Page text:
The U.S. Supreme Court has ruled that a federal district court presented with a petition to enforce an arbitration agreement pursuant to § 4 of the Federal Arbitration Act may "look through" the petition to determine whether it is based upon an action that "arises under" federal law. However, the Court also held that a federal court may not entertain a § 4 petition when federal question jurisdiction is based on the contents of a counterclaim. The ruling highlights the risks of a class action counterclaim in state court, which cannot be removed to federal court or compelled to arbitration by a federal court.
In Vaden v. Discover Bank , the issuer of a credit card brought a breach of contract action in state court against a card holder to collect on past-due charges, and the card holder responded with a class action counterclaim, alleging that Discover Bank's demands violated state credit laws. Neither federal law nor the arbitration clause in the credit card agreement was invoked in the state court by either party. Discover Bank then filed a petition in federal district court pursuant to § 4 of the FAA to compel arbitration of the state court counterclaim. Discover Bank argued that federal question jurisdiction existed because the counterclaim was completely preempted by federal banking laws.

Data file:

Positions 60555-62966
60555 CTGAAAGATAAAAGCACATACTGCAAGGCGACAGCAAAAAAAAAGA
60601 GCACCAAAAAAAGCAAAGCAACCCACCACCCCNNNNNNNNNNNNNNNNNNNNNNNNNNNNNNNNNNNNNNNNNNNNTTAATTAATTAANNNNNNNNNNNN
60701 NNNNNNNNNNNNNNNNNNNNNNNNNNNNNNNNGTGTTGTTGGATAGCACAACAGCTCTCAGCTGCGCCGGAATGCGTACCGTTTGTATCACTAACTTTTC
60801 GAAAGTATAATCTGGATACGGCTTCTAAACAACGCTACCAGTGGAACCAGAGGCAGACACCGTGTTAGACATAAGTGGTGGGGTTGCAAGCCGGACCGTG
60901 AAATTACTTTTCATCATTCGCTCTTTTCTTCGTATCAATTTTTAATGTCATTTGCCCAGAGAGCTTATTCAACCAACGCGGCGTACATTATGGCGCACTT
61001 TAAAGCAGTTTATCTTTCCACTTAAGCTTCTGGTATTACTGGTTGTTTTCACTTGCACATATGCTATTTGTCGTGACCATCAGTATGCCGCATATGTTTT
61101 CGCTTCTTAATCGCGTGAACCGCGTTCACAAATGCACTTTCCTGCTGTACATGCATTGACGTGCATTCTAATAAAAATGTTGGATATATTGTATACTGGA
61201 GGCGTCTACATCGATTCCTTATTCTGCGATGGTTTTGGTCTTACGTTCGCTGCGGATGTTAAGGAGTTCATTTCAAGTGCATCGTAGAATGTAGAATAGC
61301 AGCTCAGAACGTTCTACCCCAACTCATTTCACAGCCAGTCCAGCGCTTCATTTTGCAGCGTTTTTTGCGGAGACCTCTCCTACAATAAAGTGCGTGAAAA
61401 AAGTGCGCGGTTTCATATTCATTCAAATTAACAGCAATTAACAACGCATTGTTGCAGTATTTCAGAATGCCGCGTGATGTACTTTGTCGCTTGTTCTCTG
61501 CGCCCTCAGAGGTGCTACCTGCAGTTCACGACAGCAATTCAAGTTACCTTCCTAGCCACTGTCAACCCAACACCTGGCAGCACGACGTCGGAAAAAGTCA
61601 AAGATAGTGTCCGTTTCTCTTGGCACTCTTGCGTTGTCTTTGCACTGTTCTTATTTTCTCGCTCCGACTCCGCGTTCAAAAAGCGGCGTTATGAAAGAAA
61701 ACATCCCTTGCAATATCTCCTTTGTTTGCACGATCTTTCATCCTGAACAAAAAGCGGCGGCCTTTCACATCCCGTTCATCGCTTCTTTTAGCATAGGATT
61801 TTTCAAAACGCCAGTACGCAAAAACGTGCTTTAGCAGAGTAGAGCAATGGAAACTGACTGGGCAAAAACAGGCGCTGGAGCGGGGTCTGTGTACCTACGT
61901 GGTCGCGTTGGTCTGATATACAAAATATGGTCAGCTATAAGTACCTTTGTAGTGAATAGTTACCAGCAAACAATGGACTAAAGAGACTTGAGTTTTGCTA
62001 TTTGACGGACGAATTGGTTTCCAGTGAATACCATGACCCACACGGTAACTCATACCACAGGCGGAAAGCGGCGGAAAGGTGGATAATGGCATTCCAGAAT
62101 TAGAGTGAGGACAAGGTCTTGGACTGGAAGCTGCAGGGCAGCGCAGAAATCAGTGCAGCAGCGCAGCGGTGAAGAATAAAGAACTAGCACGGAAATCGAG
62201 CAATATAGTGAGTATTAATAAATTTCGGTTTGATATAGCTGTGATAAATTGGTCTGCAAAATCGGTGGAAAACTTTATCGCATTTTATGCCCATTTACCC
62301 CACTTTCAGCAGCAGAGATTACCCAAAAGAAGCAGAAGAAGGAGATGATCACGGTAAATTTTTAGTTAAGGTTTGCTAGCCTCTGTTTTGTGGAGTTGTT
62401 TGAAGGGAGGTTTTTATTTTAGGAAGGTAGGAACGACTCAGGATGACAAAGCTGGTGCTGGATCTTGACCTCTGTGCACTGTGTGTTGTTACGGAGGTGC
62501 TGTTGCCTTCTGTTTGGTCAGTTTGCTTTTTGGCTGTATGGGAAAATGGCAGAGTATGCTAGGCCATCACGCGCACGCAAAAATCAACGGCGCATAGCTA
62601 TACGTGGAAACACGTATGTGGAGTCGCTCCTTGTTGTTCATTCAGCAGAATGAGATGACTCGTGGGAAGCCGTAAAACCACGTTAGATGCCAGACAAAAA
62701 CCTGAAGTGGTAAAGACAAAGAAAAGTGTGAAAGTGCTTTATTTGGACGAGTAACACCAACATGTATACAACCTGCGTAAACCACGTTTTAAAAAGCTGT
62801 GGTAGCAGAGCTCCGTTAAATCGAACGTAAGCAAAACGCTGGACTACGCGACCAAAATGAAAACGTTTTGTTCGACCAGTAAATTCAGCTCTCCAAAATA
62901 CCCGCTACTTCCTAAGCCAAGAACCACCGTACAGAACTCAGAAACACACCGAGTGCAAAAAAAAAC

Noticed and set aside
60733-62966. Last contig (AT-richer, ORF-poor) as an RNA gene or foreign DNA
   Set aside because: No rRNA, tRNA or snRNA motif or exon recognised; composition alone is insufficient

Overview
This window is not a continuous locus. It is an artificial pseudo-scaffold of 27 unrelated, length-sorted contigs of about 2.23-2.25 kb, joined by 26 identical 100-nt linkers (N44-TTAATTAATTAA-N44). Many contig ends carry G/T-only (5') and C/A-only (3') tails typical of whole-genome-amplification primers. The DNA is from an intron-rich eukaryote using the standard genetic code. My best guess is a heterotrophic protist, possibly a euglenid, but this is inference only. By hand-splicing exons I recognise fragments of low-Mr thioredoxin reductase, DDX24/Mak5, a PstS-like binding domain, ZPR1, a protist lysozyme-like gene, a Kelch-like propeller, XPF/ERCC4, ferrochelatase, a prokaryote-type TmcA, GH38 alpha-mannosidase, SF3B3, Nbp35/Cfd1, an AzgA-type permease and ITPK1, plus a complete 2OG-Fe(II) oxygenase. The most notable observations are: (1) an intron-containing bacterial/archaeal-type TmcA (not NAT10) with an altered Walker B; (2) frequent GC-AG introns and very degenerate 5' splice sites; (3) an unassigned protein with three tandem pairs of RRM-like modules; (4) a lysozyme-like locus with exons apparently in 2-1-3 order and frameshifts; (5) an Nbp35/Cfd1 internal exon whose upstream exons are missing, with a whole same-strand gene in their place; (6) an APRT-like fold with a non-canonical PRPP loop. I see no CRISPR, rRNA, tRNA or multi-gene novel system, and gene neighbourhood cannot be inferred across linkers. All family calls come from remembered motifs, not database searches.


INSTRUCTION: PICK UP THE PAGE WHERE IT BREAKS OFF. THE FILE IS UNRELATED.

The Court held that the federal district court should determine its jurisdiction under 28 U.S.C. §1331 by "looking through" the § 4 petition to ascertain whether "the controversy between the parties" arises under federal law. The Court also held, however, that federal question jurisdiction in such a case could not be premised on a counterclaim, even if it were completely preempted by federal law. Accordingly, the federal district court lacked jurisdiction to entertain the § 4 petition.